The ability to hire and retain talented construction labor at all levels of education and expertise is creating several challenges throughout Idaho. Because there simply aren’t as many qualified people to fill and run crews, companies are forced to either extend schedules to complete the work with the employees they have or fill necessary positions with less experienced and qualified people.
Both scenarios are equally challenging for construction firms and current building projects. Smaller crew sizes and extended hours can quickly create burnout and reduced productivity. Less experienced employees are more likely to be much less efficient or create things with poorer quality that must be torn out and done again. Or, in the worst scenario, they create an unsafe environment on a construction project because of haste or inexperience. The result in all cases is that construction costs will go up because of extended durations.
The best solution is a long-term one: education. We need to first ensure that the next generation of high school students are interested in the construction industry. We need to introduce young men and women to this exciting field early and give them exposure to construction projects of all types: home-building; commercial construction; infrastructure and roads; civil construction such as bridges, dams and treatment plants. We need to continually train our workforce on the latest technology and safety techniques. When the education never stops, the interest in your vocation becomes regenerated and reinvigorated.
The battle for talent is a good thing for construction labor. This war can result in better wages, more comprehensive benefits and a firm belief from employers that the workforce they have is intrinsically valuable. They are not expendable because we have put the resources into them for training; we understand how they work and what their strengths are, who we can team them with to achieve the best result for all concerned. Plus, there frankly are no people available to replace them. This gives the labor force a leg up in the balance of power, which is always a good thing.
The industry has adapted somewhat to the labor shortage by adopting several techniques including modular construction, more efficient planning and care in what projects the company can effectively undertake. Modular construction can be done on a small or large scale. For example, subcontractors can construct plumbing “trees” in their shop and then deliver to jobsites to be installed when the project is ready for them. Or entire rooms can be constructed in weather-controlled environments and similarly trucked to the jobsite and hoisted into place and connected to the skeleton of the building. The lack of available labor has forced us as construction managers to be much more thoughtful and accurate in our scheduling. We must be efficient and ready for each trade when we say we are, or we risk losing these crews to other projects. It’s made us more effective managers and planners.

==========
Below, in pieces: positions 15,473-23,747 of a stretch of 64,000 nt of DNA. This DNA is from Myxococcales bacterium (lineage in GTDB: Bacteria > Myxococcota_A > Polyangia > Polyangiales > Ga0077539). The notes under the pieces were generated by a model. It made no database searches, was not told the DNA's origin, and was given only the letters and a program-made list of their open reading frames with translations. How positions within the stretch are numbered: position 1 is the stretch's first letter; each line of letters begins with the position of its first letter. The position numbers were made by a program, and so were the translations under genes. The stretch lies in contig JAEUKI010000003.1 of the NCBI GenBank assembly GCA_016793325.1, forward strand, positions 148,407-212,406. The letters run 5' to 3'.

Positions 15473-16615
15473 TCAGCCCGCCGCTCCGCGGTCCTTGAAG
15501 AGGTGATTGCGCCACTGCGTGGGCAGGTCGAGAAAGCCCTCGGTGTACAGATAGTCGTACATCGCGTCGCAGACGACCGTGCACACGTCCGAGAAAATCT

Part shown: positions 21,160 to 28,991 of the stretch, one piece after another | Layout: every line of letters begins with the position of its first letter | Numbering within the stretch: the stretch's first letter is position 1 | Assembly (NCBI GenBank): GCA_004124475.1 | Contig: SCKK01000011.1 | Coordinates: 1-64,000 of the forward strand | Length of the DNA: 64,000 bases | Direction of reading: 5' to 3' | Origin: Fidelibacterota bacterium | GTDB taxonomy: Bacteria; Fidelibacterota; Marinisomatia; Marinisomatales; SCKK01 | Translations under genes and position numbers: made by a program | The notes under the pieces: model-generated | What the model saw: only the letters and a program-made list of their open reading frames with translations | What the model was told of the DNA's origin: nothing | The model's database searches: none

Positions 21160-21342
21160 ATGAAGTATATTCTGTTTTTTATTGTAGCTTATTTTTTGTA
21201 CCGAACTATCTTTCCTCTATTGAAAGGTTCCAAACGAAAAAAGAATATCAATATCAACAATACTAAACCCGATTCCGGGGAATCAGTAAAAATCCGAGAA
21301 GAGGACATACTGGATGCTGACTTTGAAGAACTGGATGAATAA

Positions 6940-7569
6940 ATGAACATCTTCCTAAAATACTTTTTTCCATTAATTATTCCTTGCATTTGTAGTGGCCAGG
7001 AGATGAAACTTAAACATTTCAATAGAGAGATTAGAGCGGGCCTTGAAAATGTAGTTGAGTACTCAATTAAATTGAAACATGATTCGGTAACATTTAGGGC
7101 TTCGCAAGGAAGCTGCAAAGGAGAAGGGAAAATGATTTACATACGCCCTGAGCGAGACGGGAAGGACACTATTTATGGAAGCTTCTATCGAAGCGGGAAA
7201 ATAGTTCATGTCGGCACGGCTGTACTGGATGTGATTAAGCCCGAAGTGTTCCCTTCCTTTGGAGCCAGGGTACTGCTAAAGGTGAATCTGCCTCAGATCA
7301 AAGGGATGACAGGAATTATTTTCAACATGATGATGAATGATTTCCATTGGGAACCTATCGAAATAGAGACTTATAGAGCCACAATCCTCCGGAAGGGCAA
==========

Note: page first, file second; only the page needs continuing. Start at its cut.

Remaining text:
Building systems have gotten very technically advanced, from watertight envelopes, to energy efficient HVAC and lighting packages, to low-voltage systems keeping our “smart” buildings “smart.” Modern construction of all types of structures require very advanced and intelligent design teams as well as contractors that can match the intellect of the architect and engineers to execute the vision of the project. Gone are the days of the “dumb guy swinging a hammer,” thank heavens. The industry is fast-paced, fascinating, and easy to enter without an advanced degree. We need to ensure that this message is getting out to every interested person, young and old, so that we can generate interest in a position building the construction projects of today and tomorrow.
Continued construction is an extremely important cog in the wheel of our Idaho economy. We need to balance the rising cost of materials and the immediate and ongoing labor shortage with the modern construction techniques that make construction more efficient and thus less expensive. If projects become too financially burdensome to undertake, owners simply will delay or cancel the planned project. This is bad for all concerned. So far through 2019 we have collectively struck a nice balance between retaining knowledgeable labor crews, making great employees feel valued, and taking advantage of the latest construction technologies, resulting in efficient construction and projects that are as cost effective as possible.
Penny Dennis is the business development manager at Layton Construction in Boise. She received her architect’s license in 1999 and has been in the construction industry for 22 years, 13 of those in the Treasure Valley.